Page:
€18k-a-month separation settlement exposes Ireland's chasm of inequality
Published 22/04/2015 | 02:30
When I read the headline in this paper yesterday: "Wife gets €3m homes and €18k a month from cheating husband" my heart sank at the thought of such an error on the front page. Surely the amount was €1,800 - €18,000 could not possibly be right.
But no, I was wrong and the headline was, of course, correct.
A high court judge, Mr Justice David Keane, has awarded a woman €18,000 per month maintenance, of which €15,000 was for herself and €3,000 for her children (there are four). €18,000 per month. That's €216,000 per year. And that's not all. She was also awarded the family home (worth €1.6m) and a €1.7m holiday home.
I pondered these amounts. Eighteen. Thousand. Euro. Per month. My mind boggled.
I swear, I wouldn't know how to spend that much money. I mean, I could probably give it a good go for the first month. The bathroom needs painting as the damp patches are beginning to meet up. We need a new sofa. Oh, and a new telly. Apparently, the ones with the big sticky out backs are very antiquated and I should have a flat one for the wall.
And I would dearly love to have someone come in and fix my garden so it wouldn't look constantly like a cross between a patch of waste ground and an urban jungle. Yep, I could probably spend €18,000 if I was lucky enough to get a windfall. But €18,000 every single month?
As for a holiday home worth €1.7m... well it's clearly not a caravan in Curracloe.
The woman's husband, who was reported as being an 'extremely dynamic businessman', was also by all accounts an extremely dynamic lover who admitted to repeated and continuing adultery.
His average annual earnings for the last five years have been in the region of €1.4m per year. He also has a new home and other assets valued at €7.4m.
Bear in mind, dear reader, that these are 'post-recession' figures. In other words, the years of austerity, which caused most of the rest of us to teeter near the edge of financial oblivion, seem not to have caused too much financial hardship to this couple.
What kind of magic is this?
Like the wife in question, I also was a homemaker while my husband worked all the hours there were in order to keep our little ship afloat during the very choppy years immediately after the crash.
I remember long evenings when we juggled bills and prayed and repeated the mantra, "It'll be okay" to steady each other's nerves. He cut prices and kept going and I did my best to reduce costs on the domestic front.
We are both now hoping we are over the worst of it. But we carry the scars. No pension. No savings. No safety net.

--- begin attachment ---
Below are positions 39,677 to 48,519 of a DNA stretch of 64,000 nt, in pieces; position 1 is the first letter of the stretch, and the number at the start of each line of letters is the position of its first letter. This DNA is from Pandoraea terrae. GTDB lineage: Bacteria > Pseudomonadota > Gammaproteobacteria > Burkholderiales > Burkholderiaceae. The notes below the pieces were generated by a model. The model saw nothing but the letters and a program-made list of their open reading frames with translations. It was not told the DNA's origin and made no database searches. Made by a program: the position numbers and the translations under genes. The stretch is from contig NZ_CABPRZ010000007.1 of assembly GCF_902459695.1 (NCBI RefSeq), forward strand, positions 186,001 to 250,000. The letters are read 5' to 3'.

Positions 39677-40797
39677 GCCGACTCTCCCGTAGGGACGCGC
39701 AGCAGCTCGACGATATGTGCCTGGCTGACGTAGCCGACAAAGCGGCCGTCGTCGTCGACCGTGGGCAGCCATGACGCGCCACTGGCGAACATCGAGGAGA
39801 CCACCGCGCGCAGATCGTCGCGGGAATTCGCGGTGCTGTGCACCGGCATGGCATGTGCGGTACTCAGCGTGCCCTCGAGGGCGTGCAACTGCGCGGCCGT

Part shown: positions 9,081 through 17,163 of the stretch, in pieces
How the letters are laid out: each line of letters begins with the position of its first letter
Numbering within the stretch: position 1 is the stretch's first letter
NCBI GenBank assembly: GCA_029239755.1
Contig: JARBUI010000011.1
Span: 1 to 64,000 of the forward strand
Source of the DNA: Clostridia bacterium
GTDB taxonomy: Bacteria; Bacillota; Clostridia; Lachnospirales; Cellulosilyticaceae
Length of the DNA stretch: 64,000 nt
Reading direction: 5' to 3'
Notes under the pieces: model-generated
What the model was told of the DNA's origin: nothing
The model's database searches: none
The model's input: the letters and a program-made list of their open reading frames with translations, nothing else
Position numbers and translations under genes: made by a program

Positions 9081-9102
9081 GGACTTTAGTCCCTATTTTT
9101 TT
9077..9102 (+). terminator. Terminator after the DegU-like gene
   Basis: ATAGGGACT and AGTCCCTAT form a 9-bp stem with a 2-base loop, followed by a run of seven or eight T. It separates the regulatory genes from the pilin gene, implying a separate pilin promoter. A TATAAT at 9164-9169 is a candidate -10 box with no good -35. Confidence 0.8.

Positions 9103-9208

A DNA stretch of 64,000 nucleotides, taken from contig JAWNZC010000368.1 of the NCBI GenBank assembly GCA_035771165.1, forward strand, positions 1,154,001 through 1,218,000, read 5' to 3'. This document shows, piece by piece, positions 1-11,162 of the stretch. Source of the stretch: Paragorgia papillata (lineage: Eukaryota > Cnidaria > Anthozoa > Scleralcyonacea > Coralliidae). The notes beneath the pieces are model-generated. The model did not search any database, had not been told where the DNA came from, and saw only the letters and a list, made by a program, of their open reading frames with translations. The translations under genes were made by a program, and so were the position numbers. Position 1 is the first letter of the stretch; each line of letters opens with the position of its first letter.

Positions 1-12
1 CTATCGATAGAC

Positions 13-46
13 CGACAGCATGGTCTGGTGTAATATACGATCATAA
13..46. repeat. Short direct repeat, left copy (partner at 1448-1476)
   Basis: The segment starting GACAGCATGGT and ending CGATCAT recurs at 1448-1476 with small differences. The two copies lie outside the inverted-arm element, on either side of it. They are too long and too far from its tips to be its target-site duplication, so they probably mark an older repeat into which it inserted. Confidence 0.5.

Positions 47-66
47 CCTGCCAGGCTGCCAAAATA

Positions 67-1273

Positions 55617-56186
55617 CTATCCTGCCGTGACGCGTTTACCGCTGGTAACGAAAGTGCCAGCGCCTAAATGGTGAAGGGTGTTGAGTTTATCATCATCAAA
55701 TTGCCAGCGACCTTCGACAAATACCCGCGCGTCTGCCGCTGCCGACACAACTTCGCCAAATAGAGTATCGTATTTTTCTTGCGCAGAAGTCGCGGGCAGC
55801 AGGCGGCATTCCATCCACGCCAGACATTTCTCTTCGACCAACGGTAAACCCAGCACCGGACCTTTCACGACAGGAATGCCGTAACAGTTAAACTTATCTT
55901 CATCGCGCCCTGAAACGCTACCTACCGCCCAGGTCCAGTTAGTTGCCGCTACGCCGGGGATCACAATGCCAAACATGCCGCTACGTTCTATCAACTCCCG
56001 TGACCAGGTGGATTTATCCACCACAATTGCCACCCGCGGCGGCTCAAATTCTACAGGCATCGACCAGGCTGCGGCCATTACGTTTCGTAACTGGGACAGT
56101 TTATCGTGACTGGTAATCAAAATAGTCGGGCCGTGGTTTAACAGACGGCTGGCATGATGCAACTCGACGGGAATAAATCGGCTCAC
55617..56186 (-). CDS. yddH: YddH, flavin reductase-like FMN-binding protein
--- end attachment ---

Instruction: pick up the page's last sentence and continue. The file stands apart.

Maybe I was stupid to think that every family had to adjust their sails in the same way we did, relative to their means.
Don't get me wrong, I knew there were plenty of families better off than us, just like I knew there were others much, much worse off.
But, I suppose, I thought we knew all the mega rich in Ireland. Anyone who reads the Rich List can pluck who they want from these glossy pages, but the really rich are different.
What this case illustrates is that there is another strata of 'rich' out there - people we have never heard of, living lives we wouldn't even aspire to.
With their million-euro mansions and their million-euro holiday homes in the sun they are a kind of secret society who keep well away from the gossip pages and limelight. Indeed, from time to time they do divorce, in the same way that other sections of Irish society do, but usually they like to come to their settlements in secret, so such figures are not splashed across the pages of the newspaper leaving the rest of us wondering where it was we went wrong . . . well, on the money front at any rate.
There are other sections of society who did well - the Celtic Tiger politicians, for one, who took to the retirement hills at the first sign of trouble and who are living their lives largely out of the limelight on very substantial pensions funded by the rest of us. I tend to try not to dwell on them. It brings me out in a rash. But at least I know what they are.
This is different, nobody told me about people like me having €18,000 a month. But while the country was being torn apart, due mainly to the reckless lending of our banks, quietly, in the shadows, it seems there were other very seriously wealthy individuals continuing to live their very lavish opulent lifestyles of sumptuous luxury.
I don't begrudge anyone the fruits of their hard work. And for all I know, this particular couple may make large donations to charity. But really, does anyone need THAT much money when all their basic needs are also being met? Should we have a maximum wage to balance the minimum wage?
There was much talk during the Celtic Tiger years that we had lost the run of ourselves. We had become a materialistic society who knew the cost of everything and the value of nothing. But the current situation where such a high percentage of wealth is concentrated among a small minority of mega rich people has got to be just as worrying.
For the next month or so, we will continue to hear much talk about equality in this little country of ours.
But one of the greatest drivers of inequality has got to be the increasing gap between the mega wealthy and the rest of us.
€18,000 per month, huh?
I certainly hope she isn't claiming her child benefit.